Business Productivity

Don’t let ‘getting bigger’ get in the way of business growth

- April 5, 2013 2 MIN READ

Why? Because getting bigger is different from growth.

Getting bigger might involve increasing customer numbers, sales or taking on more staff.

Growth is more about growing margins, growing profitability and growing in the right strategic direction for your business. 

Getting bigger doesn’t automatically translate to business growth. In fact, increasing in size can impede small business growth if you’re not careful. Here are the four key questions to ask yourself in order to grow your business effectively. 

Am I focusing on the right things?

In the initial years of starting a business, it’s natural to want to be across every little detail, and to be involved in every decision, however small. As your business gets bigger, you’ll need to sharpen your focus on the areas that benefit your business most. While business processes and performance reports might not seem necessary in the early days, they become essential as your business grows to help you identify where you can make a better contribution to profitability. 

Want more articles like this? Check out the growth section.

Areas to focus on include:

  • Product or service margins: What are your most profitable revenue streams? Are there areas of the business that are consuming a disproportionate amount of resources? This includes your own time. You’re the most important resource in the business – are you spending your time where it counts?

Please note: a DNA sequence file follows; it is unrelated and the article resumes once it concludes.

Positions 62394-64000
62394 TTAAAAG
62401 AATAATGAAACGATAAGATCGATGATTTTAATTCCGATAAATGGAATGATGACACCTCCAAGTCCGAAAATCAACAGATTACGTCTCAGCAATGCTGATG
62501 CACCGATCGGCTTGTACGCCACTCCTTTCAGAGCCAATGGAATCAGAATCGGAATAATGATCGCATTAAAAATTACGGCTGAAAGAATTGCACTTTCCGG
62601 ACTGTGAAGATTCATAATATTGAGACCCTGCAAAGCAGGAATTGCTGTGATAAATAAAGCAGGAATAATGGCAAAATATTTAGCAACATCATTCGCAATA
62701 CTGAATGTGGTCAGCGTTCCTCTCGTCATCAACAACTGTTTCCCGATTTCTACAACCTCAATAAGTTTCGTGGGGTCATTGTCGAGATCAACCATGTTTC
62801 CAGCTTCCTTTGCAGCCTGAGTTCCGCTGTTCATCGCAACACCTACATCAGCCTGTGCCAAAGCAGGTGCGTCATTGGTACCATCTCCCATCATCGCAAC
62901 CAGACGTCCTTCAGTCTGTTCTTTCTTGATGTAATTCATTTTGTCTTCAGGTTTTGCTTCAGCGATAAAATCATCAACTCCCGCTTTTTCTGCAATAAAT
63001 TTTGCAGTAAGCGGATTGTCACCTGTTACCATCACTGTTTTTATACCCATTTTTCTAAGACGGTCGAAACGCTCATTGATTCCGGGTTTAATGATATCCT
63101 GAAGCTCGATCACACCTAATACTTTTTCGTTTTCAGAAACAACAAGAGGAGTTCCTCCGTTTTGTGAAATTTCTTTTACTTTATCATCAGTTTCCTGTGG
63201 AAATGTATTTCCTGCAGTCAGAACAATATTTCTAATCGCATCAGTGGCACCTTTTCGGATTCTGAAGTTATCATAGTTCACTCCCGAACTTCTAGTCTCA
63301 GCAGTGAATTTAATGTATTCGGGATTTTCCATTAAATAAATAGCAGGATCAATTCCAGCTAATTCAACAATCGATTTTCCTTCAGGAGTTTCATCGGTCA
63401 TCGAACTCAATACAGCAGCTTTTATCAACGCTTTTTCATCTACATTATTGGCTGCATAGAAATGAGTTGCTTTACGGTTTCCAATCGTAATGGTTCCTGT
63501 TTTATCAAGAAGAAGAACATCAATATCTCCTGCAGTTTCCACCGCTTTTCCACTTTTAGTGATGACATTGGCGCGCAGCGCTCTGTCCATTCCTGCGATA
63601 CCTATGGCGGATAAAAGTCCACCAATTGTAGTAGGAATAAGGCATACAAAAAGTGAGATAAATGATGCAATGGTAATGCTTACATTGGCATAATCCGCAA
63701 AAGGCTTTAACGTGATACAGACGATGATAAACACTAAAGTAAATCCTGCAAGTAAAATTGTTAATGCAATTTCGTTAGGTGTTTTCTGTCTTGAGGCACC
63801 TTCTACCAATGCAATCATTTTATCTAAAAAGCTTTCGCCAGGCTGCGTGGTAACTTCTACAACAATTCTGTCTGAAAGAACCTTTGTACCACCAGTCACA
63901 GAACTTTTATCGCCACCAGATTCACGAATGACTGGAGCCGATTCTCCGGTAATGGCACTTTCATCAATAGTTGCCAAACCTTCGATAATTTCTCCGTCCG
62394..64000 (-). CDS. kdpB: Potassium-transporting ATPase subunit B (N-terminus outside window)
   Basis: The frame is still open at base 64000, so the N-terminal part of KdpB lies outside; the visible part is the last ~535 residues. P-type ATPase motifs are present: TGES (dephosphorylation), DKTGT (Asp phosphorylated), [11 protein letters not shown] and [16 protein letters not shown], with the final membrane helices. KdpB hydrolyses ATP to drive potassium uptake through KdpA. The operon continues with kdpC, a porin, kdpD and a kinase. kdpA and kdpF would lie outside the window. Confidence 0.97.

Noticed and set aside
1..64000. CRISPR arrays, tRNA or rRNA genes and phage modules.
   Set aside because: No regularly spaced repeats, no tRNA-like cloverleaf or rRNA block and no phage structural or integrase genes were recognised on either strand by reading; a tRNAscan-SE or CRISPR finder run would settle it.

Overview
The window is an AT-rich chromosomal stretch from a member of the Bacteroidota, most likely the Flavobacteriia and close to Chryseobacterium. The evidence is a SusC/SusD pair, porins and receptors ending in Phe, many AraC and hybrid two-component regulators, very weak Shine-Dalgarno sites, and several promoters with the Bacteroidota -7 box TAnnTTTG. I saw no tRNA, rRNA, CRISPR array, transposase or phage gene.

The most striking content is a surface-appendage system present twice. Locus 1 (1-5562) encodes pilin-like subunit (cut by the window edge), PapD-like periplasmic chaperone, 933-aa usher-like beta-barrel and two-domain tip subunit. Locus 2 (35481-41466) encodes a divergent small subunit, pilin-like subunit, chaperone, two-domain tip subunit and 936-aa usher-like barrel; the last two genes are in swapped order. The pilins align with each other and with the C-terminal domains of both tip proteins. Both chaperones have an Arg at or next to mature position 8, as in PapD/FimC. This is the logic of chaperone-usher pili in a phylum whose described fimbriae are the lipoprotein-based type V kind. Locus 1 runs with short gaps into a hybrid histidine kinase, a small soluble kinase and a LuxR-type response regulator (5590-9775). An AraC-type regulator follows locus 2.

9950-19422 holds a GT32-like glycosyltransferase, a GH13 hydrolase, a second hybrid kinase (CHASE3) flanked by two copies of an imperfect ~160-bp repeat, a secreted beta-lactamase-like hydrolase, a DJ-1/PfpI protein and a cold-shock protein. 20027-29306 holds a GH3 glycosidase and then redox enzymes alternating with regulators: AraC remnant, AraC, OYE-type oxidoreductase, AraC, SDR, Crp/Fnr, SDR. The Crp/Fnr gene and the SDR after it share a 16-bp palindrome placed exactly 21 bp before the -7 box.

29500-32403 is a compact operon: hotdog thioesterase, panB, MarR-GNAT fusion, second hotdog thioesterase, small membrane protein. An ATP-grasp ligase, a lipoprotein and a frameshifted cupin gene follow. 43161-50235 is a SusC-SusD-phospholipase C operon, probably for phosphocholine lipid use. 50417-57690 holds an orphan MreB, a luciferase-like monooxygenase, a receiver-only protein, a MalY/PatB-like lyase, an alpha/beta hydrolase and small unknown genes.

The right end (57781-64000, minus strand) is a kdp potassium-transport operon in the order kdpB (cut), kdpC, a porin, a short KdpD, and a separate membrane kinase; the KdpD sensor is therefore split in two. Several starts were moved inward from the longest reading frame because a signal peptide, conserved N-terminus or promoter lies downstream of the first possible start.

• Profit margins: Is your business scaling? Where can you be more efficient?
  • Sales channels: Where do the majority of your sales come from and where should you be concentrating your efforts? Are there sales channels you put a lot of effort into that don’t generate much in terms of actual sales? 

What is my strategic direction?

Are you clear on your goals and the vision of your business? Are you on track for reaching these goals? You might need to make a strategic investment in order to achieve your business goals. If you do invest, do you have the framework to monitor these initiatives and make sure they are getting the return you anticipated? 

Do I have a clear view of my cash flow?

Are you keeping a tight rein on your cash flow as you grow? Are you managing your cash inflows so that you are always able to pay your debts as they fall due? Many businesses, though profitable on paper, stumble and fold due to lack of cash. This is a particular risk if you are growing quickly and you are paying suppliers before you are collecting cash from customers. 

Do I have clear processes to manage my business?

It is far easier to set up the processes and tools you need to keep on top of these key growth indicators than to bounce into action only when issues arise. These tools will help you focus and allow you to keep working not just in the business, but on the business. 

How have you managed small business growth and what lessons have you learnt along the way?